By Julie Kailus
Look no further for the paths worth exploring, the tech, gear and experts to take you further, plus the places locals love to rest and revive when strive time is over.
With hundreds of miles of trails in Boulder County, we can’t list them all. But here are a few favorites for your trail activities.
Want quintessential Boulder? Head for the hills and a red-rock walk leading to the famous Flatirons. There are loads of options here, from short jaunts to the sinuous nearly 7-mile Mesa Trail. Picnics at the park and poking around the historic cottages are welcomed, too. Grant and Baseline.
A close-in favorite among runners, this moderate to challenging trail network orients around a stunning ridgeline with rich views. Mountain lions do inhabit the area, but there’s a better chance of seeing a coyote, fox, mule deer or a dozen resident dogs here. Park at Centennial Trailhead on the south side of Mapleton Avenue.
Showcasing Boulder County’s trail diversity, Dowdy Draw Trail leads to some approachable bike loops just southwest of town. The main canal-side trail meanders through a savannah ecosystem, ponderosa pine stand and a conservation area. Beginner mountain bikers will appreciate a ride with views of the mountains without having to climb straight up them. Fee parking off Highway 170 (Eldorado Springs Drive).
For more trail intel, check www.bouldercounty.org/openspace/parks-and-trails and www.bouldercolorado.gov/osmp/basic-trail-information.
There’s an app for that…
Download these apps to make trail navigation easy.
This ubiquitous personal mapping and fitness app just won’t quit. No matter what the sport, use Strava to see where you’re headed, how far off the grid you’ve gone, what you did to your body—and share it all with people who care. It’s adventurous and addictive. www.strava.com; free
Meet the leader in crowd-sourced mountain-bike-friendly trails and online maps. Check out GPS routes to find a quick ride or plan a complete bikepacking trip. The project began with MTB, but today there are similar sites for hiking, trail running, climbing and backcountry skiing. www.mtbproject.com; free
Boulder bumps up to many mountains. Whether you’re
looking to run, bike, hike or just ponder a peak, this visual app delivers the eye candy. It has aggregated 650,000 mountains around the world. Just open the app, point your phone at a vista and every peak will be within your reach. It even works offline. www.peakfinder.org; $4.99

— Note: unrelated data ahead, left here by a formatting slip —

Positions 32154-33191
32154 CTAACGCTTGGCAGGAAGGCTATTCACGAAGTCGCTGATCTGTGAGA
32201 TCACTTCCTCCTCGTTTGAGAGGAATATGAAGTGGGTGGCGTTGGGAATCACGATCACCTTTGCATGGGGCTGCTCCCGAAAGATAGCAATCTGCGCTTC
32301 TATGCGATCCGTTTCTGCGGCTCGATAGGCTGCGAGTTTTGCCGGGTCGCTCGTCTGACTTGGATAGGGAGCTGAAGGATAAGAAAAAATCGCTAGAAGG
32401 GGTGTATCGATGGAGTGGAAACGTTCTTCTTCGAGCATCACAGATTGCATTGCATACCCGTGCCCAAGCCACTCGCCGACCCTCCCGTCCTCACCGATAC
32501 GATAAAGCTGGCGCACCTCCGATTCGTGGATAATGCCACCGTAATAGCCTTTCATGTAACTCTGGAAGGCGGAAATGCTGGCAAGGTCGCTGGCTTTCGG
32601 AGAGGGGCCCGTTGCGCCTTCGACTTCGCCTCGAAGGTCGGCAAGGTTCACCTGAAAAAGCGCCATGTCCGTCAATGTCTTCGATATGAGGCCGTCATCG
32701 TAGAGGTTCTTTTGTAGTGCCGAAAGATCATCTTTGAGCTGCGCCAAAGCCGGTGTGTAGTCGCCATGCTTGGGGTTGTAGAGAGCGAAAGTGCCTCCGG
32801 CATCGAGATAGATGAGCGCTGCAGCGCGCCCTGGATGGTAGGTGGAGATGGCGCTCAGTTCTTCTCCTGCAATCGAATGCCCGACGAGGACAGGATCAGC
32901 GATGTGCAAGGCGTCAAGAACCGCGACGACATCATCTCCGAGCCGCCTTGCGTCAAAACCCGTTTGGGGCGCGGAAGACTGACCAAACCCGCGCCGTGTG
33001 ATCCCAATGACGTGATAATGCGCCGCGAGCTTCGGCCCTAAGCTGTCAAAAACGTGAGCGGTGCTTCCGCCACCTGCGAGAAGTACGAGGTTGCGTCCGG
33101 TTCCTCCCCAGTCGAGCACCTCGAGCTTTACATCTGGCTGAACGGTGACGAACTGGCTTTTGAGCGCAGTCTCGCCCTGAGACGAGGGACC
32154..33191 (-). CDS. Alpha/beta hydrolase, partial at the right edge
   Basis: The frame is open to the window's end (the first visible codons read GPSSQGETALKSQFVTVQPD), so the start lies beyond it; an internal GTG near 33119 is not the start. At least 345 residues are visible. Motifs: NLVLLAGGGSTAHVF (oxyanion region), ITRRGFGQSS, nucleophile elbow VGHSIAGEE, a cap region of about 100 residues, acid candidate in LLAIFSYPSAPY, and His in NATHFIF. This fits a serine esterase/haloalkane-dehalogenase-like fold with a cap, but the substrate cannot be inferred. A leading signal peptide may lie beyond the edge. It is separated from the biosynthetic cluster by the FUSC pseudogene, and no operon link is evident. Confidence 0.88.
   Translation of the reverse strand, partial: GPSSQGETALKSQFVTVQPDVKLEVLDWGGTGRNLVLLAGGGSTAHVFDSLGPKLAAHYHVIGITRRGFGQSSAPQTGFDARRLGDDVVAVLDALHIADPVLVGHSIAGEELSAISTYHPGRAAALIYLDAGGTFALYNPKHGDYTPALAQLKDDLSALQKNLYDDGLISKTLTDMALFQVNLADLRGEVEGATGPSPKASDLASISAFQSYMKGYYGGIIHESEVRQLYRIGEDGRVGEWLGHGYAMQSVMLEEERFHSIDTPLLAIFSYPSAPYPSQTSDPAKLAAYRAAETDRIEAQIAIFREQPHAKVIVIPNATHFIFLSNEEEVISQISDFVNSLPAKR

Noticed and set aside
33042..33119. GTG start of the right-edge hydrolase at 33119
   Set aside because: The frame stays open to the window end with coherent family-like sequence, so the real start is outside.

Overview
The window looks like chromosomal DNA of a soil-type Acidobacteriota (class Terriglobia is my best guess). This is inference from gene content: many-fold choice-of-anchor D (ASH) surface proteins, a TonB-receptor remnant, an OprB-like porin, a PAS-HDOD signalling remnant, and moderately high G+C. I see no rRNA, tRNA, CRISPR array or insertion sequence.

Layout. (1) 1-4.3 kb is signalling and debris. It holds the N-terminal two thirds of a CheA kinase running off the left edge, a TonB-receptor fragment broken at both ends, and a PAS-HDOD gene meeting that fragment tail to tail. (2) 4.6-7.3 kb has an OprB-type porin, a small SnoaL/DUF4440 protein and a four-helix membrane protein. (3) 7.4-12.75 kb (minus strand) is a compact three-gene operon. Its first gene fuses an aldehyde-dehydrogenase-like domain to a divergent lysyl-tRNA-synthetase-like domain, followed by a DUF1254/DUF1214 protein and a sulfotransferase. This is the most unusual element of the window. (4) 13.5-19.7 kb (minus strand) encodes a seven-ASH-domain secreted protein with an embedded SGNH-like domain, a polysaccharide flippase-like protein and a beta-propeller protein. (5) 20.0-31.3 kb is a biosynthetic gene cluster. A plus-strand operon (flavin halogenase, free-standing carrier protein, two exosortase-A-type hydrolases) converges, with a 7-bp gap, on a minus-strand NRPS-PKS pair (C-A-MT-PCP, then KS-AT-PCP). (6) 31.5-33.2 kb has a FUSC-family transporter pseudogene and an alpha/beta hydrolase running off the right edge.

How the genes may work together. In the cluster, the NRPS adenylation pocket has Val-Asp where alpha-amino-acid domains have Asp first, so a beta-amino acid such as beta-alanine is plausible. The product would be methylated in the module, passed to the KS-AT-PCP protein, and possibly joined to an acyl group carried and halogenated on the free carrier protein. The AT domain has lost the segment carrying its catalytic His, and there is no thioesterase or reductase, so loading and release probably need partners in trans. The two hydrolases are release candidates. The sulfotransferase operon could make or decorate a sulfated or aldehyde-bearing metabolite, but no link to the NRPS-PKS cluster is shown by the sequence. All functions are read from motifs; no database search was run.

Shop local for all your trail gear.
Centrally located on the Pearl Street Mall, this shoe shop has been equipping hikers since Boulder’s hippie heydays. Here, experts peddle comfort and natural form. Think Birkenstock, Keen and local favorite, Lems, which invented the ultimate souvenir: the Boulder Boot. 1425 Pearl St.; Boulder, www.comfortableshoes.com.
Don’t let the name intimidate. This legendary South Boulder outfitter stocks all kinds of footwear, apparel, maps and more. But come with some free time. There’s a café inside, plus roaming experts on everything Boulder outdoors. 633 S. Broadway, Unit A, Boulder; www.neptunemountaineering.com.
If you’re already heading west to hike, stop by Nederland’s cozy Mountain Man Outdoor Store. This no-nonsense supplier has all the stuff you might need for your vertical excursion: socks, navigation tools, trail snacks and rad gadgets from Boulder-born Nite Ize. Oh, and no shortage of advice. 20 Lakeview Drive, #111, Nederland; www.mountainmangear.com.
It’s true. McGuckin Hardware has everything. And if they don’t have it, you probably don’t need it anyway. You’ll find everything from sunglasses and packs to shoes and bike accessories. It’s a one-stop shop for stocking up on trail gear. 2525 Arapahoe Ave., Unit D1, Boulder; www.mcguckin.com.
Because who doesn’t have a hankering for a cold, frosty one after an afternoon on the trail?
Grab a picnic table on the patio at this hip Boulder staple for a hearty post-trail snack. The rotating schedule of food trucks ensures everyone will find something they love! Choose a favorite local beer on tap to wash the dirt out of your teeth and crush your buddies at a game of cornhole. Pups are welcome too! 2775 Valmont Road, Boulder; www.therayback.com.
The bigger sister of Boulder’s original downtown Mountain Sun, this South Boulder hangout is always a warm spot for chilling after a hike, bike or trail run. In the summer, the sunbaked patio is the place to be for beer and bites. Flying solo? With books and board games, you never have to drink alone. 627 S. Broadway, Boulder; www.mountainsunpub.com.
The West End Tavern
You’ll be hard-pressed to find a better post-ride or hike rooftop than this one. Throw down a delicious cheeseburger or get the smoker sampler for the table. Feeling really hungry? Ask about the Wing King Challenge to earn a T-shirt and Boulder notoriety. 926 Pearl St., Boulder; www.thewestendtavern.com.